Opinion |

Yes, Israel Still Needs the Labor Party

No real change will come with the help of Benny Gantz’s troops alone. They desperately need a strong, living, breathing Zionist left

Uzi Baram
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Labor Chief Avi Gabbay at a press conference, Jerusalem, January 31, 2019.
Labor Chief Avi Gabbay at a press conference, Jerusalem, January 31, 2019.Credit:
Uzi Baram

I admit Benny Gantz is refreshing news; but it seems to me that we’re getting carried away. There have in fact been parties that left the stage and others that suffocated as a result of mergers – the Liberal Party disappeared inside Gahal, Mapam (the United Workers Party), dissipated inside Meretz – but the Labor Party? Has it reached the end of the road? Is there really no longer a place in Israel’s political echelon for a Zionist party that rejects the nation-state law and has a social-democratic bent?

Haaretz journalist Gideon Levy thinks that there isn’t. On the other hand, had the party followed his path, its voters would not be fleeing to Gantz. Then to whom would they be running? To him, of course, all 1,500 voters who agree with him …

Let’s assume that Gantz is very successful. What will the political system look like in that case? A revolting right – Benjamin Netanyahu, Oren Hazan, Miri Regev and Yariv Levin. A New Right – whitish and with evil intentions; a right flirting with the center – Gantz, Moshe Ya’alon and Zvi Hauser. Yesh Atid – a default party; every time a candidate cut out to be a leader crops up, it collapses into itself.

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The Labor Party is not a new product. The party can boast of a glorious past, with all the mistakes that come with having a glorious past. Its talented young people can bring about changes that will help block the dominant spirit of the right. Will the voter who prefers the Zionist left and wants to take down Netanyahu do so even at the price of the collapse of the party of David Ben-Gurion and Yitzhak Rabin?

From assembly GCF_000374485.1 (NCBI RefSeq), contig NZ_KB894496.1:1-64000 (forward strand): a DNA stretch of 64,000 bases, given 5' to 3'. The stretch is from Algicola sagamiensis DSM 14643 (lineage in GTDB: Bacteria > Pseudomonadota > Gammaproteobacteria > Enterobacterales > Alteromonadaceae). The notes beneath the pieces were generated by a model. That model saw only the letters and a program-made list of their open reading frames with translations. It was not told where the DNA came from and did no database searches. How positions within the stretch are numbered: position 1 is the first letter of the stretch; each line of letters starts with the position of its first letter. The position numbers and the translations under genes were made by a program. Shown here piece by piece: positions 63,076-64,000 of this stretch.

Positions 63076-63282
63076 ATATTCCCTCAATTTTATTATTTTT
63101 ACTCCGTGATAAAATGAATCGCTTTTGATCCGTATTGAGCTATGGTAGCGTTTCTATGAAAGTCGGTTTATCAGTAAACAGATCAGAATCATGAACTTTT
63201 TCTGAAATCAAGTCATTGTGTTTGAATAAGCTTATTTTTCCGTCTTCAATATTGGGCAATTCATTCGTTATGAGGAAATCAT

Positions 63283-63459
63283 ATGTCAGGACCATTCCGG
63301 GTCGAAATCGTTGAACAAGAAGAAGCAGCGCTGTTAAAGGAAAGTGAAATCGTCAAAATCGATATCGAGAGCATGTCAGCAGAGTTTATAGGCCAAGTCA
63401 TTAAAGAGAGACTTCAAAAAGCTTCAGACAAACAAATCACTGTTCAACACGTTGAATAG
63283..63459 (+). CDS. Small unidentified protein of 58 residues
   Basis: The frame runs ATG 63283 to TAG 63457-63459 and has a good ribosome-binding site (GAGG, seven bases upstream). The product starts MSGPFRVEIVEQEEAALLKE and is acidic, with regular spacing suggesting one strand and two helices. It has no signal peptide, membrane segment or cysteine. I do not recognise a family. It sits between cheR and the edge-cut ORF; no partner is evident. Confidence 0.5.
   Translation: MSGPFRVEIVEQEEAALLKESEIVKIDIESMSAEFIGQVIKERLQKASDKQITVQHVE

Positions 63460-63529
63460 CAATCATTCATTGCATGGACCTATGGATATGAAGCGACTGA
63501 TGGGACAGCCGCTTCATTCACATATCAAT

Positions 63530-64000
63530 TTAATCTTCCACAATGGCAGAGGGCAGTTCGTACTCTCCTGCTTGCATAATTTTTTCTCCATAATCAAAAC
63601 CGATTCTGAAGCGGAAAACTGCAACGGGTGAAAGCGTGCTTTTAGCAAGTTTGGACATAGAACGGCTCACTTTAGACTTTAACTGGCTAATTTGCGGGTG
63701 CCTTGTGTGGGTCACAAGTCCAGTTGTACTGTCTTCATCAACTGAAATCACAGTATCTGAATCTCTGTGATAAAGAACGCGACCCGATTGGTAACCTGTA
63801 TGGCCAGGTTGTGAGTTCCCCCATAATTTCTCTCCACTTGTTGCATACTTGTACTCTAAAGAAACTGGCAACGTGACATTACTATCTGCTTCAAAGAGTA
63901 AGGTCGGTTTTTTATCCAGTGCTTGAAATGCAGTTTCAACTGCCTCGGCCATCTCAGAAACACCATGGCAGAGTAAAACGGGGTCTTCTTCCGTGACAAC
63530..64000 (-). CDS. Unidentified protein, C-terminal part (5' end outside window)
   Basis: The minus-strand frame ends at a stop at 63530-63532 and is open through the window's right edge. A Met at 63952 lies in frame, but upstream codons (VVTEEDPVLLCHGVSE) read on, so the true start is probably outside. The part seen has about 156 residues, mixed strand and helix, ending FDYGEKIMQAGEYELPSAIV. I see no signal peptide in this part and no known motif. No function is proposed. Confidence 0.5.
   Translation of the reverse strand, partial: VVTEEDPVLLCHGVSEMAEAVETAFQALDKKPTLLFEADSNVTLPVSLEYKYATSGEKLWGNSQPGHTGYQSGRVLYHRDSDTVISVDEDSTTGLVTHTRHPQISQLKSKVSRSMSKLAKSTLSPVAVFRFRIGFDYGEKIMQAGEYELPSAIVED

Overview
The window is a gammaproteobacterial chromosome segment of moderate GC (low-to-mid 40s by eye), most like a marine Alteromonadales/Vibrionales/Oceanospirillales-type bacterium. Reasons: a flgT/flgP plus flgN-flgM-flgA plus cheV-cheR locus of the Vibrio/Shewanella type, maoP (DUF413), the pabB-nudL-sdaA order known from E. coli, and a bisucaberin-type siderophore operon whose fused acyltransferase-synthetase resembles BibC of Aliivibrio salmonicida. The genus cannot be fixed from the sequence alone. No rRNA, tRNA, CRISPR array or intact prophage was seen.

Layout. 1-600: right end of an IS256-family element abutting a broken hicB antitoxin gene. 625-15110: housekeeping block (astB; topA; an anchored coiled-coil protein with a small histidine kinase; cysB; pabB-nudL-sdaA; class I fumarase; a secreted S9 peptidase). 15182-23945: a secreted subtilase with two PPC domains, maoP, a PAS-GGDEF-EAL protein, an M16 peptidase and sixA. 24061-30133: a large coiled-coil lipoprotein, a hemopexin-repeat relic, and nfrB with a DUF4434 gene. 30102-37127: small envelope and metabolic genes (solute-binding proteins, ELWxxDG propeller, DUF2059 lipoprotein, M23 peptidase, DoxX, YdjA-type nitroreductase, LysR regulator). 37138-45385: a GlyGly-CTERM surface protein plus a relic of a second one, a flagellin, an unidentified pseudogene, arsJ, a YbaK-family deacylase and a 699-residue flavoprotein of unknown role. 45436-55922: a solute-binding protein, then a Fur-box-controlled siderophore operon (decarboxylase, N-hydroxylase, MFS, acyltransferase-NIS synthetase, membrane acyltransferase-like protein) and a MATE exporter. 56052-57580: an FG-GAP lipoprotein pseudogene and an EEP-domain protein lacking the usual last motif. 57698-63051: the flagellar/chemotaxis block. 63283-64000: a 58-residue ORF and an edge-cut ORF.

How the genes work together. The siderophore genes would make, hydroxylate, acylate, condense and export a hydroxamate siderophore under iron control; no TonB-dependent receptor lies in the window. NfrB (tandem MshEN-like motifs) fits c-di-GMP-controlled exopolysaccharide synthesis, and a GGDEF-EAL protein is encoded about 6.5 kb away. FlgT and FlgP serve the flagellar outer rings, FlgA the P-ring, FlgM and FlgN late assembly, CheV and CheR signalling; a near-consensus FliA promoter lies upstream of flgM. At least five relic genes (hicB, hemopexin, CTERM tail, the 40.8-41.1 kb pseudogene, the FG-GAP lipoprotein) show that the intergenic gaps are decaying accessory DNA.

They say that Labor is irrelevant. Who exactly is irrelevant: Amir Peretz? Shelly Yacimovich? Stav Shaffir? Itzik Shmuli? And so many other good ones, including new faces? The Labor Party is like a house on the verge of collapse, but it is impossible to ignore this house’s strong foundations, molded over the course of generations.

As for Gantz, I urge every right-winger I encounter to vote for him. Gantz is the hope of a huge public, which is tired of a leader without a conscience and his screeching staff, and aspires to breathe fresh air. But no real change will come with the help of Gantz’s troops alone, even if Yair Lapid joins him. They desperately need a strong, living, breathing Zionist left, which will help bring about the revolution that is so essential.

I call on those who have left Labor, those whose breath is taken away by the sound of Gantz’s footsteps: Stop before you make a move. You must envision the face of the country after the election campaign, in ordinary times when there is room for a battle over the path, over principles and changes.

The right has already won by setting the diplomatic agenda, and to some extent the civil agenda as well. Everyone who wants to defeat the reigning right is composing slogans similar to theirs. The right has won in the battle for awareness. It has adhered to the sense of fear, to the belief in force and force alone. The right has also succeeded in embedding the following slogan among its supporters: “Anyone who is not with us is on the left, because that’s what Benjamin Netanyahu says.”

Gantz and Ya’alon, and I’m convinced that Lapid as well, are coming to stop the incitement and the divisiveness and to uproot the Regevism that is likely to flourish at the Likud primaries. There will always be a tendency to brand those on the left and those on the right, but only a fool could believe that the party of Gantz-Ya’alon-Hauser-Yoaz Hendel is a left-wing party.

The left defines itself, and has no need to be defined by Netanyahu’s spiritual mentors. The members of the Zionist left must safeguard the glowing ember that is unique to them: a great past, which will lead to an encouraging future.

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